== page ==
My mother died while I was still at school, and whole chapters of her and my grandparents’ story are missing. Back then I didn’t have much interest in my Chinese heritage – I was more concerned with being as Western as possible. Now that she is gone, and my connection with China is fading, it’s more important to me than ever to find a link with that side of my family. As hunxue’er go I look pretty Western, which has never bothered me in the past. Now that I’m living in China, studying Chinese and teaching English in Chengdu, I go out of my way to convince colleagues and friends that I really am half Chinese. I suspect many of them still don’t believe me. If you’re half Chinese, they ask me, why can’t you speak Mandarin?

My older brother and I used to talk about the confusion we feel when someone asks where we are from. As mixed-race migrants, the options for our response are greater than for most. Do they want to know where we lived for most of our childhood, or why we look “different”? Are they asking where we were born, or where we live now? Or are they really asking where our parents are from? I thought that if I returned to my ancestral home in Guangdong, the village where my grandparents were born, I could finally find somewhere I properly belong. By retracing the steps my family took all those years ago, maybe I would gain a better understanding of where I come from and who I am.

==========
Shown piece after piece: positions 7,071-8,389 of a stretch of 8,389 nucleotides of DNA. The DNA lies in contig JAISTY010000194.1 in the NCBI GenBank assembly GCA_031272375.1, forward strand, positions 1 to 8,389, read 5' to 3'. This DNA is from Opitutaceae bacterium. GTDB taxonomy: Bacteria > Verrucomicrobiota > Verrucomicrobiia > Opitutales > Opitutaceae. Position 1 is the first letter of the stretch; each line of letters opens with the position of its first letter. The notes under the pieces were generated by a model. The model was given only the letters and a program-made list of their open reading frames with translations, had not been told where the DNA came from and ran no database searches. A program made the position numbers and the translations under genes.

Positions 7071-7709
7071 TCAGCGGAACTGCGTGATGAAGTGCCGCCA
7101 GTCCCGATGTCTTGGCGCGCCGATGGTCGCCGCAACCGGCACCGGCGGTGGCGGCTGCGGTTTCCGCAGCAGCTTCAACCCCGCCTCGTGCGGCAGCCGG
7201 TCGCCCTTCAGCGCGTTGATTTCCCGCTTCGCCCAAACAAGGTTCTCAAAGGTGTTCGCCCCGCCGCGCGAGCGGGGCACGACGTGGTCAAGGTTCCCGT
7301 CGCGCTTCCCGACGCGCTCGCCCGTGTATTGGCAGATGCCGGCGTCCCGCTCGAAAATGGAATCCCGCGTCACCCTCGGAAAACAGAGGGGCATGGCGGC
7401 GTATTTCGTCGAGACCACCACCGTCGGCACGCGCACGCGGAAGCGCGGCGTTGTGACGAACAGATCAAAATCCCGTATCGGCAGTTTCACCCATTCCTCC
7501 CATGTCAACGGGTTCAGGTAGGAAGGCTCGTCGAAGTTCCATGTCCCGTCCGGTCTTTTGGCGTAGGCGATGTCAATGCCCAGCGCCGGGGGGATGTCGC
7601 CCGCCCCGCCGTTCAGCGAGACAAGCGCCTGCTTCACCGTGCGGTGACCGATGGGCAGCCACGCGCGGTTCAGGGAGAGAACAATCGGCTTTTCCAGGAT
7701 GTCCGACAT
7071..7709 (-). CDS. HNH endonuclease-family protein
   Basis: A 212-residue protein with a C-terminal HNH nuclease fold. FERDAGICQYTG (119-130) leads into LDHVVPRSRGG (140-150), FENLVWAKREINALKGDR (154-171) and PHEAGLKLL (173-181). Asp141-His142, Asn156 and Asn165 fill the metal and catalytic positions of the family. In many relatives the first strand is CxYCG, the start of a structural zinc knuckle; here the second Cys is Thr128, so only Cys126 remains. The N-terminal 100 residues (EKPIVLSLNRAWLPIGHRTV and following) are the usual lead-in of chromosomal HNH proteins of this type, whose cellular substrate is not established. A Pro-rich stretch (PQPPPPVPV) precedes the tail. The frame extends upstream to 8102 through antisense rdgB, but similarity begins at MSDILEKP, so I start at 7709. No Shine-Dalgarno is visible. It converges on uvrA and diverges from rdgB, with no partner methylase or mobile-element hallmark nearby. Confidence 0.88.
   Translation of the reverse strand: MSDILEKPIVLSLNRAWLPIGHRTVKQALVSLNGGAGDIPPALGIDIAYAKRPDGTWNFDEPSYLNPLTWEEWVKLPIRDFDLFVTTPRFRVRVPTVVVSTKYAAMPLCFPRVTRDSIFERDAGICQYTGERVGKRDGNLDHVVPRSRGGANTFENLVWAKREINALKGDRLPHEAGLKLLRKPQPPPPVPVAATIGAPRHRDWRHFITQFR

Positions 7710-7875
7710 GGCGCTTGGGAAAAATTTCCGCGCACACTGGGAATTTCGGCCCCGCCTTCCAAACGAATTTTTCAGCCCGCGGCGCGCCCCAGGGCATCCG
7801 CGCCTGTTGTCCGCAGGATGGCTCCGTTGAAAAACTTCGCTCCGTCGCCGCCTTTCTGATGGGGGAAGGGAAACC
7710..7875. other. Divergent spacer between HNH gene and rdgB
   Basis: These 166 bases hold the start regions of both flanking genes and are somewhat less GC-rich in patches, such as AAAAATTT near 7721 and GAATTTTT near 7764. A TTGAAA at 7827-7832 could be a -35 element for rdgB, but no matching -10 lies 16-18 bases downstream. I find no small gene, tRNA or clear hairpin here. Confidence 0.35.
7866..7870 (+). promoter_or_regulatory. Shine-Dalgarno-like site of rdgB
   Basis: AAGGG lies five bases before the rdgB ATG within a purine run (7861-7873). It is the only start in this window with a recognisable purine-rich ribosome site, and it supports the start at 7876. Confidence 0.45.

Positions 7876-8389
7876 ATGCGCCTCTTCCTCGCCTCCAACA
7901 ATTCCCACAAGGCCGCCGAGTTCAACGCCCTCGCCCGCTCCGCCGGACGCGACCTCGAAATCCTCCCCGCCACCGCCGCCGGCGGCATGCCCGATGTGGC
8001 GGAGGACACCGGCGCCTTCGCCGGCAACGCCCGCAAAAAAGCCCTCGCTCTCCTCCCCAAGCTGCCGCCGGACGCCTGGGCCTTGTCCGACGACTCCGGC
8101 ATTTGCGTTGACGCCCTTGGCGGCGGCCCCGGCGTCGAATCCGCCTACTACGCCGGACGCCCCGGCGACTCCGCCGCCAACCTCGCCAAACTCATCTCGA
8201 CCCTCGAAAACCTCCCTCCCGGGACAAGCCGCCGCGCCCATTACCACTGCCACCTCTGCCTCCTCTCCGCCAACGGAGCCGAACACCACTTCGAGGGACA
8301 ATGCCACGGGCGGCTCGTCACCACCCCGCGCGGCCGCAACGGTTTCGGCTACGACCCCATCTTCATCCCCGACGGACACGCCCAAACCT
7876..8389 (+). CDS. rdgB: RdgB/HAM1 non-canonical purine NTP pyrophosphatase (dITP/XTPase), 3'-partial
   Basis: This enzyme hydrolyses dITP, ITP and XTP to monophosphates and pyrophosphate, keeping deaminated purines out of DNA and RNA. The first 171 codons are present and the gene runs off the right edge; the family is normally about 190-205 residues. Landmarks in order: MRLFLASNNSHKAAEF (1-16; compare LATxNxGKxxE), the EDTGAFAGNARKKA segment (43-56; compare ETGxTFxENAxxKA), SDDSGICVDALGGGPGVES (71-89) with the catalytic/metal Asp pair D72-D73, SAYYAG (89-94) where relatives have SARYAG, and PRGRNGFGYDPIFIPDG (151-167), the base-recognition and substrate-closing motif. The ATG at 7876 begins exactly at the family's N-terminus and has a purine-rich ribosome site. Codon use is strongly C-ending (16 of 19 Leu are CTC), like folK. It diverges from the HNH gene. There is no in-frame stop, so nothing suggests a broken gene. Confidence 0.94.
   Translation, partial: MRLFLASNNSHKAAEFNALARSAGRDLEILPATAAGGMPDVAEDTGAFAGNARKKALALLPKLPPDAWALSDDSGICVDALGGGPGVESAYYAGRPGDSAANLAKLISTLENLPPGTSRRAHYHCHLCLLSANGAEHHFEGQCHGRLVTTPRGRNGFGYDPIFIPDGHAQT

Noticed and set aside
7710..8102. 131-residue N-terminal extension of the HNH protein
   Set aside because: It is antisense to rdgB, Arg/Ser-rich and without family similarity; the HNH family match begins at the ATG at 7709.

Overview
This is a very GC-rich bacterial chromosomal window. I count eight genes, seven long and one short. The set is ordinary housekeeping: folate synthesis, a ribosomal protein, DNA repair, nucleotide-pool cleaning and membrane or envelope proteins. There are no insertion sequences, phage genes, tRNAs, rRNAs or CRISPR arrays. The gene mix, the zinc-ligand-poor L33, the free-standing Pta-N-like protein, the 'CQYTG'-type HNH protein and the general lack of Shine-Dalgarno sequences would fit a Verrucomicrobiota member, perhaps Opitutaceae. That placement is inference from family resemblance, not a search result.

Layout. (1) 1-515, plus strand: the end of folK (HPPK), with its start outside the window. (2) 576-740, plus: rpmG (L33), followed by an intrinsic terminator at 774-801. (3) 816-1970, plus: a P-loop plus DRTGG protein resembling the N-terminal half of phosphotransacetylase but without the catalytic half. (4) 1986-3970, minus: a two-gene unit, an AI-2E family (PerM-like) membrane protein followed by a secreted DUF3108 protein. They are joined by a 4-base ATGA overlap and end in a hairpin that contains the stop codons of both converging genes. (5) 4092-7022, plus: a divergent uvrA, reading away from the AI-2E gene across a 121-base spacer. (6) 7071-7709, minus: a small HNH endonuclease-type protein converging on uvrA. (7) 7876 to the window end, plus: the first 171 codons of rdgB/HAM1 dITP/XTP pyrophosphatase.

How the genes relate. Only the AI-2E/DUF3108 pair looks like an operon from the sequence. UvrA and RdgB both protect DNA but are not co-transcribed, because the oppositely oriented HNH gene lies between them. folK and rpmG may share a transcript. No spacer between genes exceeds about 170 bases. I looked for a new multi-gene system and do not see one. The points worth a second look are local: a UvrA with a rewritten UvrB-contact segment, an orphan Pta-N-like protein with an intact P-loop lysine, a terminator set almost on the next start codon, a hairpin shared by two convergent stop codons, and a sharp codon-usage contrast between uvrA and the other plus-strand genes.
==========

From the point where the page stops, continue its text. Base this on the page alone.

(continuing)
When I first came to China in 2013, finding my ancestral home seemed an impossible task. I didn’t know the name of the village, and all I knew about the location was that it was somewhere near a river, in an area where Seiyap, a regional dialect of Cantonese, was spoken – which narrows it down to the greater Taishan area, with a population of roughly four million. I didn’t even know the character for my own grandfather’s surname. At home, my grandparents were always gonggong and pohpoh. Because Singapore was under British rule when they immigrated, their surname was recorded as Kong, a phonetic spelling of the Cantonese pronunciation, and could be any of a number of characters.

A year and a half into my time in Chengdu I took a trip back to Singapore, and for the first time in 27 years I was able to communicate in the same language as my mother’s elder sister, my yima, who only speaks Chinese. She was able to add a few more pieces to the jigsaw of my family’s history. I now know my grandfather’s name was Kuang Xiuzhuo. And thanks to the sleuthing of a friend in Chengdu who used to be a policeman, I know that he came from a small village called Shuikou, next to a river to the southwest of Guangzhou.